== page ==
In doing so, adds Bhassin, “the combination of poori-bhaaji did emerge as one meal that instantly satiated and could fill one up for a long day at work, given that most of our pooris were often peppered with an extra layer of goodness including a layer of lentil or a filling of green peas mash. These flavour additions served more than just making the pooris tasty or filling, they made it a good on the wellness part of it as well, because of the minimalistic cooking that the filling was exposed to thus preserving all the nutrients.”

Fascinatingly, while this made poori, which traditional text considered one of the finest antidote for the brain and managing stress levels, an integral part of our curative food system, it also worked to its popularity with wheat becoming a second choice of staple, even for the rice growing and loving places. The nutritive state of poori also led to quite a few other meal combinations that were wired for wellness, the prime of which being the poori-srikhand, pooru-halwa and of course, poori-aamras.

Each, says Bhassin, “that come with a good dose of curative properties for the brain and its wear and tear. And in turn, its management of the moods, thus turning poori-bhaji into a comfort food as well.”

The latter in fact, adds Chef Gorai, “that took poori-bhaji that for long remained a part of rituals to the street to become a popular breakfast that fed the citymakers and dwellers alike. Another factor was of course the economics. Wheat was a common staple grown widely across the country, and bhaji was cued to what was local and easily available. This may explain how potatoes too came to be one of the combinations of the meal, which had superbowls like the Guajarati Undhiyu and Odia Ghanta playing accompaniment.”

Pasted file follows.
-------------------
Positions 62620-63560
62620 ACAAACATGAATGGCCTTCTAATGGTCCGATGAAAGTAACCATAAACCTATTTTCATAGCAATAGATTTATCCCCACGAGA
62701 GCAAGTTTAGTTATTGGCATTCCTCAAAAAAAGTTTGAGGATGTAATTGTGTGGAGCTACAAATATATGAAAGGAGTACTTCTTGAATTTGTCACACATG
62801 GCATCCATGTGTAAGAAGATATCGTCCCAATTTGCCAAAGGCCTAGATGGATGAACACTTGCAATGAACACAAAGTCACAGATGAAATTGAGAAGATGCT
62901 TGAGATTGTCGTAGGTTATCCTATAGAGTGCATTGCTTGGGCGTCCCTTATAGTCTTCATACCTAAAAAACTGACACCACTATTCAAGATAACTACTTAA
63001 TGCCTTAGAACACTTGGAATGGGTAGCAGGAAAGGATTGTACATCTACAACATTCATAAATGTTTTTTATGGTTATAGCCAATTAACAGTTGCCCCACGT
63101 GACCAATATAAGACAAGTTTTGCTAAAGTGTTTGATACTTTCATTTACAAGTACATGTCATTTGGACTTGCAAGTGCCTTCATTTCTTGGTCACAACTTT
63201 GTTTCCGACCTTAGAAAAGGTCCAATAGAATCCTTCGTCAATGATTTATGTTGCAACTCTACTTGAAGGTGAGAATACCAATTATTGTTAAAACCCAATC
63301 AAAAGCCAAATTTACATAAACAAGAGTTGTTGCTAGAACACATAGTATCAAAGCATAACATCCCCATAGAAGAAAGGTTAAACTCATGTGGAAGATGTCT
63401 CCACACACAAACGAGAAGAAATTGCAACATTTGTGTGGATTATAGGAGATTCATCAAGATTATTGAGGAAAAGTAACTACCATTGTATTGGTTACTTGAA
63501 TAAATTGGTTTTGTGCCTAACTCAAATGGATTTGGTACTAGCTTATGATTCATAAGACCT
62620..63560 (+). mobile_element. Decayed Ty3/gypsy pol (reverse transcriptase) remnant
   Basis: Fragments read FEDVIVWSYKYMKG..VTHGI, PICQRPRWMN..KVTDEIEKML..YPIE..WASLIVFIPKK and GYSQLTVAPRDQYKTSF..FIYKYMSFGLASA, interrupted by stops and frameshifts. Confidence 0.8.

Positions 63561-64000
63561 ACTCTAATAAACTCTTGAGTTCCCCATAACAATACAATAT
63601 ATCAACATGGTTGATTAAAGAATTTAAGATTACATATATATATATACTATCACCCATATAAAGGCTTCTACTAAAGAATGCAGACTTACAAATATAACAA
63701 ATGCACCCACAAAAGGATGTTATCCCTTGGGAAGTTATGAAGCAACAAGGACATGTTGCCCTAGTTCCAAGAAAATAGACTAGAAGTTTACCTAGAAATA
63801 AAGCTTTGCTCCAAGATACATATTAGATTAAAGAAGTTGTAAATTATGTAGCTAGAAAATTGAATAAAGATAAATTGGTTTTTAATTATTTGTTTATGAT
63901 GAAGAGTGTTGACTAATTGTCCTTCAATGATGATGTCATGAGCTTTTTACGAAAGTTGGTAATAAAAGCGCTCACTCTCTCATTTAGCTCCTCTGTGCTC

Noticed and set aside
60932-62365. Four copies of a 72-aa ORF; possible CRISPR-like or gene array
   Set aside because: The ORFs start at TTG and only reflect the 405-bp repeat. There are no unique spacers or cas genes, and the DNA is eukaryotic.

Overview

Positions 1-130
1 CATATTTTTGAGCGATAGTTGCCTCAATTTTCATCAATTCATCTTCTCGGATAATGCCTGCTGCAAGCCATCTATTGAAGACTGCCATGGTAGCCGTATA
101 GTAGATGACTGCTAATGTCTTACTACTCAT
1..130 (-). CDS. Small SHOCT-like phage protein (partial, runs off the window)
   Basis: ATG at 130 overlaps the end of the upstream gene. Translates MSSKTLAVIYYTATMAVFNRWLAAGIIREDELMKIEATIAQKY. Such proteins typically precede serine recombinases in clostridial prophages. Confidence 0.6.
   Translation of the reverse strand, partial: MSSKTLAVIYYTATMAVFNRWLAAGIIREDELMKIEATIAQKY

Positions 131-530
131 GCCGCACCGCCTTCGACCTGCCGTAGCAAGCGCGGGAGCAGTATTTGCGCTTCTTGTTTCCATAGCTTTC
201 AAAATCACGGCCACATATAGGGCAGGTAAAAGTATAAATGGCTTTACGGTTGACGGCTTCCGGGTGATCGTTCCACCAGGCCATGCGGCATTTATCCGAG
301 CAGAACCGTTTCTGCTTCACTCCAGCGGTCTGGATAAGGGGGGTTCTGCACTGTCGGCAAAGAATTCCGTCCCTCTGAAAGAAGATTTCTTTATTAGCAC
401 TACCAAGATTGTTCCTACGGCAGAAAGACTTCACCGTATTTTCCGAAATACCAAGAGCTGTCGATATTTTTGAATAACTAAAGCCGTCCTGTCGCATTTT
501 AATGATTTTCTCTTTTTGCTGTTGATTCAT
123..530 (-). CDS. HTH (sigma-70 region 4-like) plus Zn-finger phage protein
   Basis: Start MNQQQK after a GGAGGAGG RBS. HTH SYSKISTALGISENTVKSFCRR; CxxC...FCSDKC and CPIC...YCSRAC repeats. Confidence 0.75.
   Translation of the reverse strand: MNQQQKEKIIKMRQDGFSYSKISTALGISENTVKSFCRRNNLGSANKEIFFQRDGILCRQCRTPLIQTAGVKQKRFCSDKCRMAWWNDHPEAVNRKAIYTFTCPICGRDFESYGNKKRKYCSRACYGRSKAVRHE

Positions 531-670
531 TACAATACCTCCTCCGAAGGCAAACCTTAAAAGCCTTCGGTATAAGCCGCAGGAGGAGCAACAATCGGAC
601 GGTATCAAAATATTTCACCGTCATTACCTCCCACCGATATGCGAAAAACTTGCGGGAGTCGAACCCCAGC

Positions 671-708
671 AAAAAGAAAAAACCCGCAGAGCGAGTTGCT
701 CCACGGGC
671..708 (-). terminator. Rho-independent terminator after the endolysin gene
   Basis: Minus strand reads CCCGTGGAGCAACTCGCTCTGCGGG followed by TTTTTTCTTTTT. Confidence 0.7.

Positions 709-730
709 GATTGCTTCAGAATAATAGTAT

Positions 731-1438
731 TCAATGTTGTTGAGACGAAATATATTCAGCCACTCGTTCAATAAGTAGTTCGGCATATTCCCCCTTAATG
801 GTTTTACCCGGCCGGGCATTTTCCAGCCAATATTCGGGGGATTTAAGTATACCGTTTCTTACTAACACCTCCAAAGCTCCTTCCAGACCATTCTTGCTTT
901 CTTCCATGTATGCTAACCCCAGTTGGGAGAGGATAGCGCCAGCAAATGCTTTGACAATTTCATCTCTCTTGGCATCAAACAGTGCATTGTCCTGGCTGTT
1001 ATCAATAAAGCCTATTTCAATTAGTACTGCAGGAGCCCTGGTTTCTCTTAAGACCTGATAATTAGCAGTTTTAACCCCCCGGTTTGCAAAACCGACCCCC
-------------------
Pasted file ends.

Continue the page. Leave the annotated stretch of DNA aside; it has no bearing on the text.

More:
What, conclude the experts, “however was poori-bhaaji biggest win on other breakfast that made it a staple across India – even nudging the cabinwalas of Calcutta to create the famous cousin luchi (made of maida) – was its shelf life. Pooris travelled really well and stayed in a dabba for weeks, could be had on its own and lend this balmy feeling even when cold turned it into one of the single most innovation that united India – in palate.”

Clearly, it was that feeling at play when thousands of denizens queued in front of the Gurudwara to celebrate their first day of being Republic with the good old, poori bhaji.